• For safaris, the best time to go to Zimbabwe is from May-November, with day temperatures of mid 20 degrees in July-August and 30+ in October/November. Animals congregate around the rivers and waterholes.
  • If you want to visit Victoria Falls, the best time to visit Zimbabwe is from February to May, after the summer rains to experience a dramatic full curtain of falling water. 
  • The rain season in Zimbabwe is from January-March. Roads can be in a bad condition and it's difficult to camp. Some safari camps in Hwange close during the rainy season (December-March), but the wildlife sightings are still good and the storms can be very photogenic and atmospheric bringing incredible sunsets, clear skies, and migratory birds.

Things to know before you travel to Zimbabwe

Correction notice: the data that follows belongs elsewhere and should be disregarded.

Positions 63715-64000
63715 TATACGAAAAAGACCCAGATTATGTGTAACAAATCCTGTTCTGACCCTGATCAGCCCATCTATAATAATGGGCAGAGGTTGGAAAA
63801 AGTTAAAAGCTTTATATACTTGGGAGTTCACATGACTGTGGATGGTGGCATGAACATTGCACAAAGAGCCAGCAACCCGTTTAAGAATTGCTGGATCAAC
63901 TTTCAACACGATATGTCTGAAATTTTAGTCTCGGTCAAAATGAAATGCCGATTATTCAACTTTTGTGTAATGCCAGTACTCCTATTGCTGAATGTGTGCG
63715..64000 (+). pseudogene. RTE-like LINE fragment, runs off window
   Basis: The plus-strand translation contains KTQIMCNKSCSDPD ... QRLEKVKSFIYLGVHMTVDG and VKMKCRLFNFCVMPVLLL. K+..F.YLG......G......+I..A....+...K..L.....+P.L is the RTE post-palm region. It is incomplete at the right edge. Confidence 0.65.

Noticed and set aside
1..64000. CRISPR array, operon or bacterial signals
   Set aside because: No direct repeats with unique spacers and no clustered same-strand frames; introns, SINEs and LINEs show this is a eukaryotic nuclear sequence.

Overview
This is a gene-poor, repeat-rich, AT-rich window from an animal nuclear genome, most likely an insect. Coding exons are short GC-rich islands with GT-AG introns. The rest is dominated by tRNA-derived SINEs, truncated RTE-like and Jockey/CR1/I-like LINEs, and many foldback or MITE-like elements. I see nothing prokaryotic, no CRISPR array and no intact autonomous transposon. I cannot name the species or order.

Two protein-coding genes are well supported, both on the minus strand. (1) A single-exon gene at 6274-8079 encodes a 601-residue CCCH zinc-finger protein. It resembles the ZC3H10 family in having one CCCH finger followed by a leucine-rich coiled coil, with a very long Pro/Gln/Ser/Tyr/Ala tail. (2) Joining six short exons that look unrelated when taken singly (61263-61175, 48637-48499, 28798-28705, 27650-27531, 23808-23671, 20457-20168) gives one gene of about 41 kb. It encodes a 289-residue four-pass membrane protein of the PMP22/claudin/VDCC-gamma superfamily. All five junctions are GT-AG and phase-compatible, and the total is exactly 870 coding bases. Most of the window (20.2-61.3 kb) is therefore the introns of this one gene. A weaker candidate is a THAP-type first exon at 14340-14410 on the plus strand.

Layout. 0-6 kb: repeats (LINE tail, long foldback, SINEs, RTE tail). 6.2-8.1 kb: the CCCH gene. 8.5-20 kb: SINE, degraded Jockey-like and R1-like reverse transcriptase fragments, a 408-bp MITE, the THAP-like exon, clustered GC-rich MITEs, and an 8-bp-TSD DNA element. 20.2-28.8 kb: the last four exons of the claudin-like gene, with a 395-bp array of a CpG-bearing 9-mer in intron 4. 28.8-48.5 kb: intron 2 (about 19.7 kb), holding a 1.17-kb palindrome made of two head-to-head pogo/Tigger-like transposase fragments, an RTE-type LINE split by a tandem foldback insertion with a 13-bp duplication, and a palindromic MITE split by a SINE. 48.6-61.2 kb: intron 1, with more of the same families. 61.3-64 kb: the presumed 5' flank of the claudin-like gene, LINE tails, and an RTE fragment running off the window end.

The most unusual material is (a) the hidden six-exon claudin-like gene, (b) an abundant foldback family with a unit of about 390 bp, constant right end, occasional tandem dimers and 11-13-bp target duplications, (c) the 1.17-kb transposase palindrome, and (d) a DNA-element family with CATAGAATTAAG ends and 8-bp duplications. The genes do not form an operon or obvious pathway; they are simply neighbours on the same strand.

Safety in Zimbabwe

Zimbabwe is generally a safe country to travel to however, occasional robberies do occur like in any other nation. Because of the poor economic conditions, some have turned to crime, and tourists can be targets. That being said, crime in Zimbabwe is probably some of the lowest on the African continent. Use your common sense while traveling; stay alert, avoid large gatherings, or demonstrations, and don't travel alone after sunset and you should have a trouble-free and safe trip in Zimbabwe. I was a volunteer in Zimbabwe and I felt safe the entire time

Do I need a visa when traveling to Africa?

Visa requirements for Zimbabwe